While it is okay to bring flowers and floral arrangements into the US, there are some prohibited plant species that will be used in the arrangement and that all agricultural products are declared.

CBP officers at the Laredo filed office processed 11.3 million cut flower stems from January to February 14th and ranks fifth largest office by volume for cut flower importations nationwide.

If you  have received a notice from Customs or have any further questions, call experienced trade attorney David Hsu at 832-896-6288 or by email at dh@gjatradelaw.com.

Customs seizes $3.7 million in counterfeit watches at JFK airport.

Seized Watches

Image of seized watches, source: CBP.gov website

According to a U.S. Customs and Border Protection (CBP) media release, Customs officers in mid-January seized a shipment of counterfeit watches from Hong Kong with an estimated manufacturer suggested retail price of $3.7 million dollars.

The watches seized infringed upon Rolex, Hublot, Nike, Michael Kors and other trademarks.

If you have had a shipment seized and Customs issued you a detention notice, seizure notice or you received a civil or criminal penalty, contact experienced seizure attorney David Hsu by phone/text at 832-896-6288, office 713-932-1540 or by email at dh@gjatradelaw.com.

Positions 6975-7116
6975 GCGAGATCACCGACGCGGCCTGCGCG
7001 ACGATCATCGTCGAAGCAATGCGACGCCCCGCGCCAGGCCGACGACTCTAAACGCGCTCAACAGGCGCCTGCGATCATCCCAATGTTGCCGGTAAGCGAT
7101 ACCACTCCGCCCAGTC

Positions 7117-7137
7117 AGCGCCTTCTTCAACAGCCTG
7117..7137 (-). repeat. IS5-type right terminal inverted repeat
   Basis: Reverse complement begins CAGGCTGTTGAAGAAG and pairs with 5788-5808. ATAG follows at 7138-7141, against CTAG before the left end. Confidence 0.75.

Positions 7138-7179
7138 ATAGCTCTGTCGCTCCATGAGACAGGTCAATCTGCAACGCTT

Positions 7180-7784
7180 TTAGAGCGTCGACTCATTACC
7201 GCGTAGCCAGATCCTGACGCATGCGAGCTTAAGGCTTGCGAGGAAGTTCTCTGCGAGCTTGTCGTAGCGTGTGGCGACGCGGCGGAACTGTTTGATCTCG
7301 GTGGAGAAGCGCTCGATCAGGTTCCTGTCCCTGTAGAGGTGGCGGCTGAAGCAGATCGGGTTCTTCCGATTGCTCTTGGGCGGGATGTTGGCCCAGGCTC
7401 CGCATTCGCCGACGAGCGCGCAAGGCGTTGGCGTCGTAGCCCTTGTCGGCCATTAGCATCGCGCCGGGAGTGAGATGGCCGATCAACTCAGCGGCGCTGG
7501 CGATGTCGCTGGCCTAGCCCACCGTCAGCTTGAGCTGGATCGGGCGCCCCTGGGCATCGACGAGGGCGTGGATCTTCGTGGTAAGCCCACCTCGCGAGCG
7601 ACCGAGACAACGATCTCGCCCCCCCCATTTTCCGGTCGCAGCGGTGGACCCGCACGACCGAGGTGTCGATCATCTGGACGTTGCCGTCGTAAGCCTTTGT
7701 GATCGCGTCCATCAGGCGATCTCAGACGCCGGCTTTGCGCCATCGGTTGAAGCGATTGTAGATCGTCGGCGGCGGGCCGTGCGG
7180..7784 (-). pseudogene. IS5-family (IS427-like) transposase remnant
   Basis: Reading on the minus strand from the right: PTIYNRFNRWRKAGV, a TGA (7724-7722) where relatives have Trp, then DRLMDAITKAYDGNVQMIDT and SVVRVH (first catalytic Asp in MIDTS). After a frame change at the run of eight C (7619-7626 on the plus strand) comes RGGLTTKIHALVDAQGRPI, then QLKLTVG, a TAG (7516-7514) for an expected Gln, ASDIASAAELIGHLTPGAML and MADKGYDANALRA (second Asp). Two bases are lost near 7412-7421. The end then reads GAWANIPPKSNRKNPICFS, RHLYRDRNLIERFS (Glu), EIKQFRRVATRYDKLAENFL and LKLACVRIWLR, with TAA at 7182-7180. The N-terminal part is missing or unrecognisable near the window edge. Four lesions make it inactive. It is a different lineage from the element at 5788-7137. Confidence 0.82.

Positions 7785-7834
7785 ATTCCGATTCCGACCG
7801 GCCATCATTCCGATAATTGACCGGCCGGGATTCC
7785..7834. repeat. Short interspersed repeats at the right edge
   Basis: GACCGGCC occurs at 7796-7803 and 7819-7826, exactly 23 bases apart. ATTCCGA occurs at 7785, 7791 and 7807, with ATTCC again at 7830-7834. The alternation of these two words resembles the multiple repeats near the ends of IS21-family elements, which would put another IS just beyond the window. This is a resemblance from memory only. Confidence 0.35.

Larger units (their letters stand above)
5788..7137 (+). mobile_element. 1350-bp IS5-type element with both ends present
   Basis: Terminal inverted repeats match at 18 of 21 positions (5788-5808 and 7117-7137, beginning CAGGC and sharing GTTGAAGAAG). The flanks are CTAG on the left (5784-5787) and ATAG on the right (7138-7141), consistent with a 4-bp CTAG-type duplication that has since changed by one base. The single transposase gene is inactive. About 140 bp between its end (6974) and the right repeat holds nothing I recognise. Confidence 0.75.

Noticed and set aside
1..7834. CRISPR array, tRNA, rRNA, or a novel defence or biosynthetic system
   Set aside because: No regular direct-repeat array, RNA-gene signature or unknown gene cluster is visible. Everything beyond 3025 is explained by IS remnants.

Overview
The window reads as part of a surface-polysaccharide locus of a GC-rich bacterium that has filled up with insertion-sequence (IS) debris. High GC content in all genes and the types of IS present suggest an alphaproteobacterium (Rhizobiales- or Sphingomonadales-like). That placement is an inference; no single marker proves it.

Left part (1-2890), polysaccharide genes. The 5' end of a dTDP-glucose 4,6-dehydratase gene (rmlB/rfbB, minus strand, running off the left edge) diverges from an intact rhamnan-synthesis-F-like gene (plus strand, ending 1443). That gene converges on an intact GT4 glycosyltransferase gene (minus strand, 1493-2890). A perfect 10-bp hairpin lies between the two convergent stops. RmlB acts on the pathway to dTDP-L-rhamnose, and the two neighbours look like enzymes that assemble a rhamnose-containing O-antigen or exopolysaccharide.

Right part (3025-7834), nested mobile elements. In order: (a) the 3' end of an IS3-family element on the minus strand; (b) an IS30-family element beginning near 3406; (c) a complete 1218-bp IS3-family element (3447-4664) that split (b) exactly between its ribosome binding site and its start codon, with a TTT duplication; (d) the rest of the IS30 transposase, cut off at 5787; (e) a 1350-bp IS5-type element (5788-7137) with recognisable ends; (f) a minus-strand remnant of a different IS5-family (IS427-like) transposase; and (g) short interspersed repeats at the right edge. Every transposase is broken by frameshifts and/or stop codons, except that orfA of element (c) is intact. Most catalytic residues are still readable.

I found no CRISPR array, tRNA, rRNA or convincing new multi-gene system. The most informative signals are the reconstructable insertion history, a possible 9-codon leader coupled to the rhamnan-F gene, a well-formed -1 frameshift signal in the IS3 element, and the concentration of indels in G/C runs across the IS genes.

American Farm Bureau Federation supports Commerce Department anti-dumping investigation of Mexican tomatoes.

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The U.S. Department of Commerce will resume anti-dumping investigations into imports of Mexican tomatoes despite a previous agreement not to.

Zippy Duvall, President of the American Farm Bureau Federation indicated an anti-dumping investigation was needed because Mexican producers have increased their market share despite an agreement to ban artificially low prices.

On February 6, 2019, the Department of Commerce notified Mexico they would withdraw from the 2013 Suspension Agreement on Fresh Tomatoes from Mexico under a clause that the signatories may withdraw from the Agreement with “ninety days written notice to the other party”. The expiration of the 90-days is May 7, 2019.

After the withdraw on May 8th, an investigation by the Department of Commerce will continue and will send notification to the International Trade Commission of its final determination.

If you are an importer of Mexican tomatoes or want to know how this may impact you, contact antidumping duty attorney David Hsu at dh@gjatradelaw.com or by phone/text at 832.896.6288 for a no cost or obligation consultation.

Democrat and Republican Senators support legislation to end trade embargo with Cuba.

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U.S. Senators Amy Klobuchar, D-Minn., Mike Enzi, R-Wyo., and Patrick Leahy, D-Vt introduced legislation to lift the Cuba trade embargo over 50 years ago. The group of Senators, introduced legislation known as the “Freedom to Export to Cuba Act” that would allow Americans to do business with Cuba. The group believes ending the trade embargo would allow US exporters greater access to the Cuban market for American goods. For example, the Senators also indicated removing the trade embargo would represent a $2 billion annual opportunity for US farmers.